People in Los Angeles Are Getting Rid Of Their Cars

Instead, they’re riding Uber and Lyft to work.

Eric Spiegelman grew up in a six-car family in the San Fernando Valley and has lived in Los Angeles for the majority of his life. At the end of May, he let the lease on his Volkswagen CC expire, opting to live car-free in a city synonymous with car culture. For the past three months, he's been commuting to and from work exclusively via Uber and Lyft — mostly using Pool and Line, cheaper options that allow passengers to share trips with other riders on similar routes.

“It ran so contrary to the culture that I’d been brought up in, and also my sense of what was doable,” Spiegelman, 39, told BuzzFeed News. “It was the most unnatural feeling thing at first. But it was so freeing."

An understandable sentiment — after all, Spiegelman is president of the LA Taxicab Commission.

Spiegelman had been studying the economics of riding Uber and Lyft versus a taxi or driving a personal vehicle when he decided to run the math for his own car. He made a spreadsheet outlining the cost of leasing his Volkswagen: $458 monthly for the lease itself, $158 for insurance, $70 for gas, and at least $72 for parking, for a total cost of about $758. Based on those calculations, he said he has saved more than $1,100 in the last three months, spending an average of $3.42 for each UberPool or Lyft Line ride to work in August.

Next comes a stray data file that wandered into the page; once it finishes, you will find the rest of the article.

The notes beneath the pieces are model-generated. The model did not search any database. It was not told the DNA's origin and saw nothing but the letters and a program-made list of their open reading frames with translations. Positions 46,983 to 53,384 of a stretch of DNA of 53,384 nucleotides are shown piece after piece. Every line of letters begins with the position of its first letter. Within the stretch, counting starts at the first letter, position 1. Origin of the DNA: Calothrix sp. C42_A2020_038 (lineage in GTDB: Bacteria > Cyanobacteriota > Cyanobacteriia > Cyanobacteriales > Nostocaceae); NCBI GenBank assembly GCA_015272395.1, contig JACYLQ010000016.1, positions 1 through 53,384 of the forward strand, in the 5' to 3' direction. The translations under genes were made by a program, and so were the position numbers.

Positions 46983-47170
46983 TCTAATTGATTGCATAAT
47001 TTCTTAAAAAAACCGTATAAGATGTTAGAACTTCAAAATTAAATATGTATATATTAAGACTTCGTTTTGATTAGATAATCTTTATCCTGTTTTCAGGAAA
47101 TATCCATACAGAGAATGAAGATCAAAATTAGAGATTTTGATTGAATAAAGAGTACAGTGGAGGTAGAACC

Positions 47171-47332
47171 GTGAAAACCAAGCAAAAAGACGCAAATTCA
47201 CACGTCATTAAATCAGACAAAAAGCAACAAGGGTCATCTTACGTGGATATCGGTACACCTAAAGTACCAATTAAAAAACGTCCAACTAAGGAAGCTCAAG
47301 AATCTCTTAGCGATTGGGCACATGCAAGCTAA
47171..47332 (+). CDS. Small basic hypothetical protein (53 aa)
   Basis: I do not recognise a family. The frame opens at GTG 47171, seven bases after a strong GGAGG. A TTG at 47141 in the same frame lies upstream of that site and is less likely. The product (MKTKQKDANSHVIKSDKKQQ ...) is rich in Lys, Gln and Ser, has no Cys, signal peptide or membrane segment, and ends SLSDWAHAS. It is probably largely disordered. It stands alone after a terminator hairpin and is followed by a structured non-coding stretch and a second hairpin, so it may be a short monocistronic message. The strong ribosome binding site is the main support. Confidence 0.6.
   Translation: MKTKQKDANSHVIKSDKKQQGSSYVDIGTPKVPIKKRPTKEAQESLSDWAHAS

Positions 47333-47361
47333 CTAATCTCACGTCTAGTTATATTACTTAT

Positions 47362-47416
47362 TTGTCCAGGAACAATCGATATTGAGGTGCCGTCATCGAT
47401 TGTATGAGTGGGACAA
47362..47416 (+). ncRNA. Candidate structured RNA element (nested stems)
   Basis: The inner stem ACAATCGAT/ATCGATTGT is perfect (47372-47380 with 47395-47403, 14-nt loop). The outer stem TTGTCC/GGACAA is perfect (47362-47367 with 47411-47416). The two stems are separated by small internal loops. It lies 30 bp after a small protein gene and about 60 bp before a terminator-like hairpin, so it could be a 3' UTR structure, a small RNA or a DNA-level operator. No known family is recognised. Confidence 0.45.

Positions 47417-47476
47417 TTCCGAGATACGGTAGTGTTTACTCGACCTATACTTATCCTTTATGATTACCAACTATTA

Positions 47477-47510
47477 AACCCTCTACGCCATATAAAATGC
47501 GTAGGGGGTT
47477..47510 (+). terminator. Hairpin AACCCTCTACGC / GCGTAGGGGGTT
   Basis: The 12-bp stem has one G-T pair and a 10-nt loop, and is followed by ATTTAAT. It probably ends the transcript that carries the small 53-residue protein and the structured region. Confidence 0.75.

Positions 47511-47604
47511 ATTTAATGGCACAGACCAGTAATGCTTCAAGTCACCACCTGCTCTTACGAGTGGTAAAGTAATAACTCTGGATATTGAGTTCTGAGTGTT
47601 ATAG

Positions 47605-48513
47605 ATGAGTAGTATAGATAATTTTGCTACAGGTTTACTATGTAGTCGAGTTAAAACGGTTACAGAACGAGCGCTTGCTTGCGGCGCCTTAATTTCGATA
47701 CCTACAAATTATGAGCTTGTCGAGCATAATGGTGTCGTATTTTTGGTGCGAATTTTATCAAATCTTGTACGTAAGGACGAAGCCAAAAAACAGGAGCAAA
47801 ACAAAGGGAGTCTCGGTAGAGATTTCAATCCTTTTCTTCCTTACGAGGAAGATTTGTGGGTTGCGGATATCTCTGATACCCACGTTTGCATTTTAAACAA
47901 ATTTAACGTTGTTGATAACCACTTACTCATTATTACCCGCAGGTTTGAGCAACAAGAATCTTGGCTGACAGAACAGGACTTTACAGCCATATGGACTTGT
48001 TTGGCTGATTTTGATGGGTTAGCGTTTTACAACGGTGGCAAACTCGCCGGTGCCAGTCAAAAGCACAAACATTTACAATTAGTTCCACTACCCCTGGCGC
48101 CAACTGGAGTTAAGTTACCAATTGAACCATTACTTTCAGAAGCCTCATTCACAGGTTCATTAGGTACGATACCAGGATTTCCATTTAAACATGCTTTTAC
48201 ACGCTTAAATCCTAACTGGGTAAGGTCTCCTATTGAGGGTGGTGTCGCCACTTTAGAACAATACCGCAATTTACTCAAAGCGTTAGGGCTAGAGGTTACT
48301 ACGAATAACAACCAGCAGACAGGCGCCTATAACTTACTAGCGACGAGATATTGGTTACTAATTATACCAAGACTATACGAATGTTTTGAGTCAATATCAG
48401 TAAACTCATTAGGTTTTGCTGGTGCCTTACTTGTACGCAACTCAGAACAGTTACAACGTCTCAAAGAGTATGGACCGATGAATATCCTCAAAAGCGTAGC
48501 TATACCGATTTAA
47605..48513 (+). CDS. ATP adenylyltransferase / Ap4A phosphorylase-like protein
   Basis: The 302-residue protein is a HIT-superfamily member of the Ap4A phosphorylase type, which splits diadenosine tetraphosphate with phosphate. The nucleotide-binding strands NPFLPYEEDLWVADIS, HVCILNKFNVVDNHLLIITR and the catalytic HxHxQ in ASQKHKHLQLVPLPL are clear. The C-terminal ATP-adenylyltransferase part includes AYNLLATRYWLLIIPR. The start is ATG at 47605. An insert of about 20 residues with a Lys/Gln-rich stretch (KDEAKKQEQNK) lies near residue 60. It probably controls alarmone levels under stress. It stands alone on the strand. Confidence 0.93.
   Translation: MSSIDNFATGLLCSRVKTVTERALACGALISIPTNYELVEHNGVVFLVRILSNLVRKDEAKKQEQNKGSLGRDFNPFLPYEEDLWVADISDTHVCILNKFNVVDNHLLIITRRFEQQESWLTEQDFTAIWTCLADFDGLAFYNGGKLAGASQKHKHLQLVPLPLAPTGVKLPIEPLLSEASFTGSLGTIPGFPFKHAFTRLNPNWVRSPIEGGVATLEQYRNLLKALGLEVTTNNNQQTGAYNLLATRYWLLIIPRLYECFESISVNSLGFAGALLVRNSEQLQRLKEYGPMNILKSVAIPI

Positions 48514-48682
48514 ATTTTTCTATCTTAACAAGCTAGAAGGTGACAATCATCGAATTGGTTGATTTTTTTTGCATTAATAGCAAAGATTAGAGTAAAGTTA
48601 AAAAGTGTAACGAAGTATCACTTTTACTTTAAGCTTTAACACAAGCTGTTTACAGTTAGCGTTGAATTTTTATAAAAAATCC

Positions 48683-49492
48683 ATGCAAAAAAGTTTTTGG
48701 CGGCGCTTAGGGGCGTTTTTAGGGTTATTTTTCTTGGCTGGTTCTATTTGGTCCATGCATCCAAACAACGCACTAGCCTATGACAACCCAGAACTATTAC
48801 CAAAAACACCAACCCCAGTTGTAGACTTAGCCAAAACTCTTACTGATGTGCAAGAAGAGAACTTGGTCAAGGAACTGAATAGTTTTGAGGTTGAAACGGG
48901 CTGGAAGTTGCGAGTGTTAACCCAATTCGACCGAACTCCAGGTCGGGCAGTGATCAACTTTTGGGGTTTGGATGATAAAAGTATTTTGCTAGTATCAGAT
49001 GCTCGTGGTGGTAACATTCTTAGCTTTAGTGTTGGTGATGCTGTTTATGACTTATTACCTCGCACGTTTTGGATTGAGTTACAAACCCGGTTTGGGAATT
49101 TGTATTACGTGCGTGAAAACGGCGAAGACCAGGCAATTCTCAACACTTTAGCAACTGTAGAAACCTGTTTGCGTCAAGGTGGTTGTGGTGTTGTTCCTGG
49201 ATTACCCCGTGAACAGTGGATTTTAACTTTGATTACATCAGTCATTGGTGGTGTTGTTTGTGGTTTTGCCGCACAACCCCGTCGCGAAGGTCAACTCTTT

Ride-hail companies are betting that in the future — particularly after the introduction of self-driving cars — owning a car will become a thing of the past. LA, a city long known for car dependency, sprawl, and gridlock, has become a proving ground for this shift. More than a half-dozen Angelenos told BuzzFeed News they have ditched their cars recently and instead rely on Uber, Lyft, public transportation, bikes, and, for longer trips, ZipCar, Turo or similar services. And they’re part of a growing movement that’s slowly reshaping the Autopia that is LA.

“If you think about it, the ideal form of public transportation for LA is cars on demand.”